|Bioengineering professor Christian Metallo uses a candle to explain how metabolism works to a class of high school students.|
Bioengineers share knowledge with students at San Ysidro High School
San Diego, Calif., June 29, 2016 -- Bioengineering professor Christian Metallo stands in front of 35 students at San Ysidro High School. He lights a candle. What is burning, he asks? No, it’s not the wick, as you might think. It is actually the wax, a biological molecule—basically fat, which becomes energy—heat and light—when it burns. This is essentially the same process that powers human metabolism, during which mitochondria “burn” glucose and fat using oxygen and turn them into water, carbon dioxide and ATP.
Metallo’s talk was part of a collaboration between the University of California, San Diego and the San Diego Unified School District to expose students to the research that takes place on university campuses through hands-on activities and lectures. Metallo and his team spent a week on the San Ysidro High campus during spring quarter, exposing to concepts related to his research more than 140 students in five classes.
“It allows our students to get a better idea of what is going on in university science labs,” said Carrie Northum, a medical chemistry and chemistry teacher at San Ysidro High.
She teaches the school’s medical chemistry classes, which are part of a partnership between San Diego Unified and UC San Diego Health Sciences. Metallo joined the Jacobs School of Engineering at UC San Diego in 2011 and applies systems biology and engineering approaches to study metabolism, with a focus on understanding how metabolic dysfunction contributes to diseases such as cancer and diabetes.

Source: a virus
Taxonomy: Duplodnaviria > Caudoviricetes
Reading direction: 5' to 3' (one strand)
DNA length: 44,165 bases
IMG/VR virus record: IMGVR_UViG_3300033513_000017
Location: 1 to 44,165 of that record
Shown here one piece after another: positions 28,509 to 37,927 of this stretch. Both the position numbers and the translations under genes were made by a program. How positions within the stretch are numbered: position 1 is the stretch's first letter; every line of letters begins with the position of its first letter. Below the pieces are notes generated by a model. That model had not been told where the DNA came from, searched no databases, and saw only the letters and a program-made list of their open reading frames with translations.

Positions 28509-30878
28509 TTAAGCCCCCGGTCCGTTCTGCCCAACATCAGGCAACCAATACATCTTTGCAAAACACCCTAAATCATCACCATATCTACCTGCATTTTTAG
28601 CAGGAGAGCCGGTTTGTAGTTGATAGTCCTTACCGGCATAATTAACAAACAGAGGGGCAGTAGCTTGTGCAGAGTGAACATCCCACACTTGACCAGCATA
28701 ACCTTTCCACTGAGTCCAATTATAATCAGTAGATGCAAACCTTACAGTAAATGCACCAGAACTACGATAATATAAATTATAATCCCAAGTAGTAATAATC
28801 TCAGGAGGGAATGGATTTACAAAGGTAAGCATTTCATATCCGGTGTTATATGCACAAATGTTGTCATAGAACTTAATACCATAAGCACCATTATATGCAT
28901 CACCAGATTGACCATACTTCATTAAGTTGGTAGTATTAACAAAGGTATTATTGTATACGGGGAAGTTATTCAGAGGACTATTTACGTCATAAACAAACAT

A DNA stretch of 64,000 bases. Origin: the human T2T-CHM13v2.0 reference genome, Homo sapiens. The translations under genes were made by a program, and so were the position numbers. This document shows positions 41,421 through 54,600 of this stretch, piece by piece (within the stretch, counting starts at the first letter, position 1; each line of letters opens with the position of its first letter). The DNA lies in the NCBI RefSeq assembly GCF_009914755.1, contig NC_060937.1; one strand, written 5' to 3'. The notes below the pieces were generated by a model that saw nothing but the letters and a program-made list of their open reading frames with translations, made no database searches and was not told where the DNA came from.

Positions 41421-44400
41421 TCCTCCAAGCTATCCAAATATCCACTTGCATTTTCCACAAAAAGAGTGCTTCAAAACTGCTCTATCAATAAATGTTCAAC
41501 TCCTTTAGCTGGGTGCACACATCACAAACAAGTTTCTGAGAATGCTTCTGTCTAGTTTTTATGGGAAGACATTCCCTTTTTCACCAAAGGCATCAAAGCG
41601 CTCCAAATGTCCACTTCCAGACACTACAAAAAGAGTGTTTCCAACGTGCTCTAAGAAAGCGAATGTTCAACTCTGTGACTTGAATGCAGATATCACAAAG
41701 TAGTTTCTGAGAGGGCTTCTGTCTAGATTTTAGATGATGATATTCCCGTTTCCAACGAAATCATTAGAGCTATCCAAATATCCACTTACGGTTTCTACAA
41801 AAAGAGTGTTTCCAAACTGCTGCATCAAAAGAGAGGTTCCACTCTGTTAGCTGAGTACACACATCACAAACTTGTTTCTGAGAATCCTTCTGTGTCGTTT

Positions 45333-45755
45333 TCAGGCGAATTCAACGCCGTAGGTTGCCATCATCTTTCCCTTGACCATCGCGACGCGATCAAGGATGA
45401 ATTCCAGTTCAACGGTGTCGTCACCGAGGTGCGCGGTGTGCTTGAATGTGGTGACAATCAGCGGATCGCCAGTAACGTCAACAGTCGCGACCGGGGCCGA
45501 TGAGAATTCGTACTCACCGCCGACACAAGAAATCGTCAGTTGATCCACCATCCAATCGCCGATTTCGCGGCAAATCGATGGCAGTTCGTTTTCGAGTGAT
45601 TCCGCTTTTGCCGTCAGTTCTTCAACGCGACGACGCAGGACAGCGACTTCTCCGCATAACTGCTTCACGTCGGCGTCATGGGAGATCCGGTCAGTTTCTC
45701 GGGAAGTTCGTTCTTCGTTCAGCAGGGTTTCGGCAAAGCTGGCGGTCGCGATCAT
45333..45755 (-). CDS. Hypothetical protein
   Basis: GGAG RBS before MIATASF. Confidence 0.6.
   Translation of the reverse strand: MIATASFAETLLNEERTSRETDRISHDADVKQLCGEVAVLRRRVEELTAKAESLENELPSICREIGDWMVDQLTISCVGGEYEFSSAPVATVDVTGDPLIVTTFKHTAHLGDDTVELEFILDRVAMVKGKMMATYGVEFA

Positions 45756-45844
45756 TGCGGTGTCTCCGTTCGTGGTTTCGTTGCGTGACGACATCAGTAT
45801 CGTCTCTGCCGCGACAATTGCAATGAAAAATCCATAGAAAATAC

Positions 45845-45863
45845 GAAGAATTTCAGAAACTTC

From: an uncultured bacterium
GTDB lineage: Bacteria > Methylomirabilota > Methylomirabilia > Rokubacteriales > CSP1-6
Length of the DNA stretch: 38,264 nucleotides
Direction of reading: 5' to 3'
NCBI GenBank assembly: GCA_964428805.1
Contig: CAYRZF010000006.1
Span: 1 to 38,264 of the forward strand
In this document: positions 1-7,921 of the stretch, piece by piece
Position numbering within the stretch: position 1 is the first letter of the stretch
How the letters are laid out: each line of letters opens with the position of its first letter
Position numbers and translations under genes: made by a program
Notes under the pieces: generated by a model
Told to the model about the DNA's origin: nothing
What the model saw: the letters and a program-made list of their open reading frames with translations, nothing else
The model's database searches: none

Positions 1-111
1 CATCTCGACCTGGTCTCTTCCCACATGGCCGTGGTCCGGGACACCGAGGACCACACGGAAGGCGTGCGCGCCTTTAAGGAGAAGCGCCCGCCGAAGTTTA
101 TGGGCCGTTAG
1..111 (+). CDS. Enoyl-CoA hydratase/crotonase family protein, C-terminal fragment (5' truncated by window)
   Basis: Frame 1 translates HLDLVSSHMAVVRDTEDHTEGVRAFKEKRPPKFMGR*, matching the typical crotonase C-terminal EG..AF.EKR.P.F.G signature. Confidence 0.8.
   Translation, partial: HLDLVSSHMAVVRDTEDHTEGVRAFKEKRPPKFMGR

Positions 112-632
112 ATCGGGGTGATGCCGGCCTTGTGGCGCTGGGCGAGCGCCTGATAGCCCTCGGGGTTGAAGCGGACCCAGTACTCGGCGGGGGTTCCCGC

“This is a learning experience for me,” Metallo said. “I am getting a better perspective on what our students know when they start off as undergraduates. On the other hand, by exposing students to some of these more advanced concepts we hope to stimulate interest in science and engineering. Back in high school, I never even heard the term ‘bioengineering’ or knew what it meant.”
On a recent morning, the 35 students in Northum’s medical chemistry class were taking part in a hands-on activity put together by Metallo’s team. Their job was to inoculate a bacterial culture and “watch” it consume sugar by measuring changes in glucose as time passed. After inoculating the cultures, Metallo and his team took students to a device designed to agitate the cultures and speed up the growth of the cells. Students then used glucose meters, the same ones used by diabetics to monitor blood glucose at home, to measure glucose levels and record the results.
Northum said she hoped the experience would rectify some of the misconceptions that students might have about what scientists look like. She also hoped it would help them decide majors and careers. And it seemed to be working.
“This is a really good opportunity to see what college classes are about,” said Denice Chavarria, 17. She was gingerly holding a pipette to inoculate a bacterial culture. Ricardo Cota, 16, was standing next to her and chimed in: “We’re learning how to mix chemistry and biotechnology to make them one. If the UC San Diego researchers weren’t here, we’d be a lot more confused.”
|Students inoculated a bacterial culture and “watched” it consume sugar by measuring changes in glucose as time passed.|